Martin Geeson, the narrator, has written this intriguing mini essay about it for his LibriVox reading.
“Thou hast the keys of Paradise, O just, subtle, and mighty Opium!”
Though apparently presenting the reader with a collage of poignant memories, temporal digressions and random anecdotes, the Confessions is a work of immense sophistication and certainly one of the most impressive and influential of all autobiographies. The work is of great appeal to the contemporary reader, displaying a nervous (postmodern?) self-awareness, a spiralling obsession with the enigmas of its own composition and significance. De Quincey may be said to scrutinise his life, somewhat feverishly, in an effort to fix his own identity.
The title seems to promise a graphic exposure of horrors; these passages do not make up a large part of the whole. The circumstances of its hasty composition sets up the work as a lucrative piece of sensational journalism, albeit published in a more intellectually respectable organ – the London Magazine – than are today’s tawdry exercises in tabloid self-exposure. What makes the book technically remarkable is its use of a majestic neoclassical style applied to a very romantic species of confessional writing – self-reflexive but always reaching out to the Reader.
I’ve combined his narration with two different sets of illustrations and placed the resulting video on YouTube:
The Great Lives programme, now in it’s 26th series, is a half hour biography show that explores the lives of “the greatest people who ever lived.” Host Matthew Parris interviews an eminent guest who argues for the magnetism of his or her historical hero.
And guess who is was profiled just the other day?
Philip K. Dick!!
Here’s the official description:
Actor Michael Sheen (Frost/Nixon; The Queen; Midnight In Paris) champions the life of Philip K. Dick and explains why he had such a big influence on his recent production of Hamlet.
Michael first discovered Philip K. Dick through the film Blade Runner, and moved onto his short stories which got him thinking about science-fiction in a new way. Whilst reading about philosophy, quantum physics, and comparative mythology, it struck him how Dick was intuitively weaving narratives around all the most interesting elements that these fields were throwing up.
He talks about Philip K. Dick’s innate interest in multiples realities, and how they overlap with Sheen’s own family experiences of mental health issues. In fact the more he found out about him, the more he was drawn to this enigmatic writer.
The description fails to mention that SF scholar Roger Luckhurst is also in on the conversation. |MP3|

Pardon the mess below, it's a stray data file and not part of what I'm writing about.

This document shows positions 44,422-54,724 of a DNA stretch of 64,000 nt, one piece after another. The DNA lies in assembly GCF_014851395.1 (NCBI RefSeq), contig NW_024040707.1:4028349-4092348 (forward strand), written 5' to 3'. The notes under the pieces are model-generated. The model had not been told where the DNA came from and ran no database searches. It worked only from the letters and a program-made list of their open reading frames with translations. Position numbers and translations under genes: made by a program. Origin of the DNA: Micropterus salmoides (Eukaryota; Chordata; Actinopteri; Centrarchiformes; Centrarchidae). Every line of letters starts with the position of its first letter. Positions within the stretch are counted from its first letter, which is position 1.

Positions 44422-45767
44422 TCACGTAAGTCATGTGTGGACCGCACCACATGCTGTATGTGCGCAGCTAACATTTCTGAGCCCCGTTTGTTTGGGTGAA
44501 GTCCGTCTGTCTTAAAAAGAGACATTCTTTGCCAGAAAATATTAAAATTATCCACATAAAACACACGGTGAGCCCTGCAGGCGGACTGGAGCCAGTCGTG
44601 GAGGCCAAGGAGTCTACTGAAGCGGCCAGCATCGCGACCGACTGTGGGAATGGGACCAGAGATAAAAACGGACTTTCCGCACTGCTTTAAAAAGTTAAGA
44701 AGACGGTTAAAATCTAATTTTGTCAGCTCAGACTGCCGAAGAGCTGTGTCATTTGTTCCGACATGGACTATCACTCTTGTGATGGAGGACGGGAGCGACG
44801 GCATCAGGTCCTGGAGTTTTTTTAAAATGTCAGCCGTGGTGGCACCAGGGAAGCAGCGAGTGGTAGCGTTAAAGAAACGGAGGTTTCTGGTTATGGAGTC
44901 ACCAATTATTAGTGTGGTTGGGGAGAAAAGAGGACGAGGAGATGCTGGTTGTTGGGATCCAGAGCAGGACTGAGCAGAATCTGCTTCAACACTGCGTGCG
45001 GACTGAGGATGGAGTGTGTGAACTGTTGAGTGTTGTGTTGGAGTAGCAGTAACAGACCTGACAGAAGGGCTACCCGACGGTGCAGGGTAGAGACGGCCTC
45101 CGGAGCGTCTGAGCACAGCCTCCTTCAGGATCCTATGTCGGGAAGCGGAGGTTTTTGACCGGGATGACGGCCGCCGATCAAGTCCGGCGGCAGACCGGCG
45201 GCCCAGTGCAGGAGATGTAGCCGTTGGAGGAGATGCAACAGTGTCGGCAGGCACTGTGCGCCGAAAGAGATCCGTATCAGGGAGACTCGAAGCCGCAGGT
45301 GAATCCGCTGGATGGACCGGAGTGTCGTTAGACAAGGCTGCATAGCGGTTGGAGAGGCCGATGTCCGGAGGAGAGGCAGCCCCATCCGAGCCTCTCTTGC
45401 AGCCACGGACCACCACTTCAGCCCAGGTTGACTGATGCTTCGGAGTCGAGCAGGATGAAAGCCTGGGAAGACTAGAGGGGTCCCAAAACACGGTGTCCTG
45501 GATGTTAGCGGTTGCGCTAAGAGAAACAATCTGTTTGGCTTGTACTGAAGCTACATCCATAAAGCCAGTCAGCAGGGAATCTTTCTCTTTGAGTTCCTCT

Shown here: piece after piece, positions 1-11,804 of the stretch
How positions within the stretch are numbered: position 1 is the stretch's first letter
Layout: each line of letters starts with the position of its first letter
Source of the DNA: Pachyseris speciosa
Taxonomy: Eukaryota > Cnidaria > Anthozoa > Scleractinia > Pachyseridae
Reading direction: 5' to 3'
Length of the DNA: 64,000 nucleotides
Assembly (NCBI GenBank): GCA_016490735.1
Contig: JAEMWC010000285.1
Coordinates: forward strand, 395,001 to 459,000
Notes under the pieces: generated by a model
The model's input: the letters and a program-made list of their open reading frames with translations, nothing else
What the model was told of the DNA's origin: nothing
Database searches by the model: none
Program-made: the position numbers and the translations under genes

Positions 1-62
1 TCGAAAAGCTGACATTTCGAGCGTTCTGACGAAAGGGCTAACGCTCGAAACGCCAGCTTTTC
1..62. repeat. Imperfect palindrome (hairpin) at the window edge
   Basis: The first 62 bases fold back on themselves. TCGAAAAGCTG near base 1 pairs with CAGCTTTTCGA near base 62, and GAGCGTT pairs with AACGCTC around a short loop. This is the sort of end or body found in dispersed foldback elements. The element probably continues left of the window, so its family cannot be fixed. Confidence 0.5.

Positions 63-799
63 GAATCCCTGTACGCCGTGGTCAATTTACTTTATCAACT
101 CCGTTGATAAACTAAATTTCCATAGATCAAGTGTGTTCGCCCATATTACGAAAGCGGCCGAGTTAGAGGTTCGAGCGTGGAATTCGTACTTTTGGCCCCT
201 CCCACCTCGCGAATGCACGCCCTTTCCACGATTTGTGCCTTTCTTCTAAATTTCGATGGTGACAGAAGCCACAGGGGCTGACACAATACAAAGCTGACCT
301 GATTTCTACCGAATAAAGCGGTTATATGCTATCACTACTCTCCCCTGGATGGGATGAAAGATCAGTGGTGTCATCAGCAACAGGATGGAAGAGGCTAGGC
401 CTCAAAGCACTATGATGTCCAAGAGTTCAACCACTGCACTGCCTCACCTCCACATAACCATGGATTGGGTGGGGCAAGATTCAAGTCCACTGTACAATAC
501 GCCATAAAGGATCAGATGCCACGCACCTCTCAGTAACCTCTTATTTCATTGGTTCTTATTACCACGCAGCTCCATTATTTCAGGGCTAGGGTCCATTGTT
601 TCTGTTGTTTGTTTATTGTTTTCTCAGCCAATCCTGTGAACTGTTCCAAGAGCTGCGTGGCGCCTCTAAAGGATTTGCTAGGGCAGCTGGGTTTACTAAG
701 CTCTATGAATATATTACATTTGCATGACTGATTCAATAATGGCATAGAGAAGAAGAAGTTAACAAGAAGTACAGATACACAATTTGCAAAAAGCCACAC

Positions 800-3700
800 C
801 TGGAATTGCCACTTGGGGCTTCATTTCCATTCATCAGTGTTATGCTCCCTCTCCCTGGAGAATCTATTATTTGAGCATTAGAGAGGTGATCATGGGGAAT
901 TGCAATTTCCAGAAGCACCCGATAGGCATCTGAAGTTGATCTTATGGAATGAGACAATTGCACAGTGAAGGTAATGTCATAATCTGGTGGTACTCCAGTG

“There Are Things I Want You to Know” about Stieg Larsson and Me
By Eva Gabrielsson and Marie-Françoise Colombani; Read by Cassandra Campbell
5 CDs – Approx. 5 Hours 30 Minutes [UNABRIDGED]
Publisher: Tantor Media
Published: June 21, 2011
Themes: / Biography / Sweden / Family /
There is only one person who can tell Stieg Larsson’s story better than he can, and that is his lifelong companion, Eva Gabrielsson. This is her book.
There is no doubt that writing this book was a blend of catharsis and revenge for Stieg Larsson’s life partner. For the listener it provides deep insights into the man, his habits and his motivations for writing his books. All that annoying coffee drinking in the books actually IS a reflection of Stieg’s own life habits and I now forgive him for the every detailed sip in the books.
I am also left wanting to read the other perspectives on Stieg’s life, in case Eva’s is not objective in her views. It “feels” as though she is truly telling the story of a man who truly brought his fight for justice and morality from his life to his fiction. (There are other biographies out there.) He blended facts and fiction – and for those of us listening from North America – provided a view of political troubles in our idealized Sweden. Eva adds another layer of Swedish conservatism with her difficulties as Stieg’s lifelong partner, having no children, her union went unrecognized by the state and Stieg’s assets were claimed by his almost estranged father and brother.
Of note to you, dear readers, is the fact that both Stieg and Eva were huge Science Fiction fans. If you haven’t dipped into the trilogy yet, Eva’s explanation of Salander’s (the main character) cyborg-like brain in a Pippi Longstocking body with superhuman strength may whet your appetite.
It is clear as Eva’s tale unfolds that she was intimately involved in the unfolding of Stieg’s trilogy. In a way they are her stories too – the books – their children in some odd way. This story may be the story of her custody battle for the rights to finish writing (raise to adulthood) Stieg’s final book, The Vengeance Of God. From listening to her tale and her writing style, I am positive that she will have no difficulty bringing the story to completion, should she be given the opportunity.
The reader, Cassandra Campbell, has been the narrator (or one of) in a host of books I have listened to and enjoyed (especially The Help). I was surprised that she pronounced the Swedish words and places perfectly adding immensely to my enjoyment of this audiobook.